Environmentalist Bill McKibben spoke to a standing room only ASEAN Auditorium about climate change activism on Tuesday evening as part of the Jonathan M. Tisch College of Civic Life’s Distinguished Speaker Series.
McKibben spoke on a variety of topics, including civil disobedience, divestment from fossil fuel companies, politics in the U.S. and the United Nations’ Intergovernmental Panel on Climate Change’s (IPCC) recent report on global warming.
Professor of Urban and Environmental Policy and Planning Julian Agyeman moderated the event. Agyeman said that his work centers around the concept of “just sustainabilities,” or intertwining social justice and sustainability, in an interview with the Daily.
One of McKibben’s early achievements was writing his first book, “The End of Nature,” which he said he was inspired to write from the sadness he experienced after reading about climate change. McKibben connected this feeling to his appreciation for the “wild” Adirondack Mountains in New York, where he lived. McKibben has since authored many more books about the environment and founded grassroots climate change nonprofit 350.org.
Early in the event, Agyeman directed the conversation to climate justice and how this framing might have altered McKibben’s views on climate change.
In response, McKibben gave an example of one of his first experiences that transformed him from a writer into an activist. While visiting Bangladesh as a reporter, he witnessed many people dying from an outbreak of dengue fever, an emergent disease linked to global climate change.
According to McKibben, Bangladesh contributes very little carbon to the atmosphere, and he recalled feeling that it was extremely unfair how climate change affected those who had contributed least to it.
McKibben also recognized that those interested in fighting for climate change are not always wealthy older white adults, as he admitted to previously thinking. During his work with 350.org around the world, McKibben mostly saw young people from a variety of racial and economic backgrounds involved in fighting against climate change.
Demographics were the focus of his views on civil disobedience as well. McKibben encouraged older adults to participate in civil disobedience in place of young people with more at stake.
“One of the unmixed blessings of growing older is, after a certain point, what the hell are they going to do to you?” he said, in reference to the potential consequences of activism.
McKibben stressed the importance of civil disobedience as a tool for activists, and praised Mahatma Gandhi, Martin Luther King, Jr. and the women’s suffrage movement as using pioneering techniques that created social change.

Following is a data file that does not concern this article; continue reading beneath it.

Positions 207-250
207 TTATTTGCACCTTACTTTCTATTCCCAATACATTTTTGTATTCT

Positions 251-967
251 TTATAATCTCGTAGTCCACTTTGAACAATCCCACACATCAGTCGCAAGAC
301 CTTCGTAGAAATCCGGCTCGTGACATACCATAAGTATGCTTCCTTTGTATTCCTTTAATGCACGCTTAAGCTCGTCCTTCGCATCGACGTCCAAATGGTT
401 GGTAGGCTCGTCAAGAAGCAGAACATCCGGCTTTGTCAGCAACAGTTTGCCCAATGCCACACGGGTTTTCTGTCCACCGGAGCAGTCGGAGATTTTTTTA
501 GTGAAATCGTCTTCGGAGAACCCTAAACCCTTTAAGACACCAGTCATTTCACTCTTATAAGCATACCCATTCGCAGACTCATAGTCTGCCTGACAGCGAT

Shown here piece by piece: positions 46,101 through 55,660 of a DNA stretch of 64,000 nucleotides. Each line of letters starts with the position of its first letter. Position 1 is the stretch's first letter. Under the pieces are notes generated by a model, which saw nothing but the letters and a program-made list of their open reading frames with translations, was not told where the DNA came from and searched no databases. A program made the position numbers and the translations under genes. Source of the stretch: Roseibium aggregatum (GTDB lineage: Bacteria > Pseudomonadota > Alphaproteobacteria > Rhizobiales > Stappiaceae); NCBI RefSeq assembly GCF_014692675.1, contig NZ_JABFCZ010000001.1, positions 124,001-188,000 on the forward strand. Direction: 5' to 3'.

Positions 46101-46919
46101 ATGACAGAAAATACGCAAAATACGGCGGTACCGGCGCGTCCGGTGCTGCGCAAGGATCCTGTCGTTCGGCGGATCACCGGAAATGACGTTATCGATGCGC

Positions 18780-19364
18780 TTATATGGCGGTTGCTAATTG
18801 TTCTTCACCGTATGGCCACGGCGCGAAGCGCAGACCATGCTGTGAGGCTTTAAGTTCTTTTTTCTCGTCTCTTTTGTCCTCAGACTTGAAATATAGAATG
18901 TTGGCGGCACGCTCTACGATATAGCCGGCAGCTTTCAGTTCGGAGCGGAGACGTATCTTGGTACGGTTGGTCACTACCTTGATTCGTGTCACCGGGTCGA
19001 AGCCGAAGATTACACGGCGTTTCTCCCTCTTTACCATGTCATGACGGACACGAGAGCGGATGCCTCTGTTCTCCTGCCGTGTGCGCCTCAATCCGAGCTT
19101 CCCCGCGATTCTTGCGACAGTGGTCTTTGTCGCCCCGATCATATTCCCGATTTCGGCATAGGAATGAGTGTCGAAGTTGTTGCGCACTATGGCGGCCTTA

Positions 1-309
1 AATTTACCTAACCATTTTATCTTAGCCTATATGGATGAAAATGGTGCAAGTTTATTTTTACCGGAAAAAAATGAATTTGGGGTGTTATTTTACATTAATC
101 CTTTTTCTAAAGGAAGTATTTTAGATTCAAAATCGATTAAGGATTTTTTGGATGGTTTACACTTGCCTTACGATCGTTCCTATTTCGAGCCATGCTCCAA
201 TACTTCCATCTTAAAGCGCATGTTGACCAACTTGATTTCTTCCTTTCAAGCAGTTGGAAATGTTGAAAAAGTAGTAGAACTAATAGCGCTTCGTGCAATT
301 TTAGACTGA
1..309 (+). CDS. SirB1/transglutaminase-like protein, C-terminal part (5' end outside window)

“I think you can argue that non-violent direct action … may turn out to have been the greatest invention of the 20th century,” McKibben said.
McKibben reminded the audience of other methods to fight global climate change and urged Tufts to divest its endowment from fossil fuel companies.
“On the list of things that we need to do to deal with climate change, [divestment] is one of a, the most effective … and b, about the easiest possible thing that there is to do,” he said. “The fact that it isn’t happening means that people really have no great room to criticize the Trump administration or anybody else.”
When the conversation turned to the upcoming election, McKibben maintained a firm opinion that divestment is vital to breaking the power of the fossil fuel industry’s influence in politics.
In an interview with the Daily before the event, Jessica Byrnes, special projects administrator for Tisch College, recognized the significance of bringing the conversation about climate change to the Tufts campus before the election.
“This is an incredibly important debate, particularly before the November election,” Byrnes said. “We hope that this [event] informs [students] before they vote, and if they weren’t planning to vote, I hope it changes their mind. We hope it inspires a conversation that needs to continue to happen.”
Prior to the discussion with McKibben, Agyeman expressed concern about the IPCC report’s 12-year deadline for humankind to take effective action against global warming.
“How do we communicate fearful issues in ways that empowers rather than cause a sense of hopelessness? This report paints a dire picture,” Agyeman said.
During his talk, McKibben had a different view on the issue.
“I don’t worry that [the 12-year deadline] scares people,” McKibben said. “What scares me is people not being scared of climate change.”
McKibben concluded his talk by reiterating the urgency of tackling climate change and said that, while still important, efficient action must go beyond small initiatives like switching off lights and eating locally.
“The most important thing the individual can do is be less of an individual. Join together with other people in movements large enough to effect changes in policy and economics that might actually move the system enough to matter,” he said.
Correction: A previous version of this article incorrectly used the concept of “just sustainabilities” to describe Bill McKibben’s work. “Just sustainabilities” describes Julian Agyeman’s own work. The article has been updated to reflect this change. The Daily regrets this error.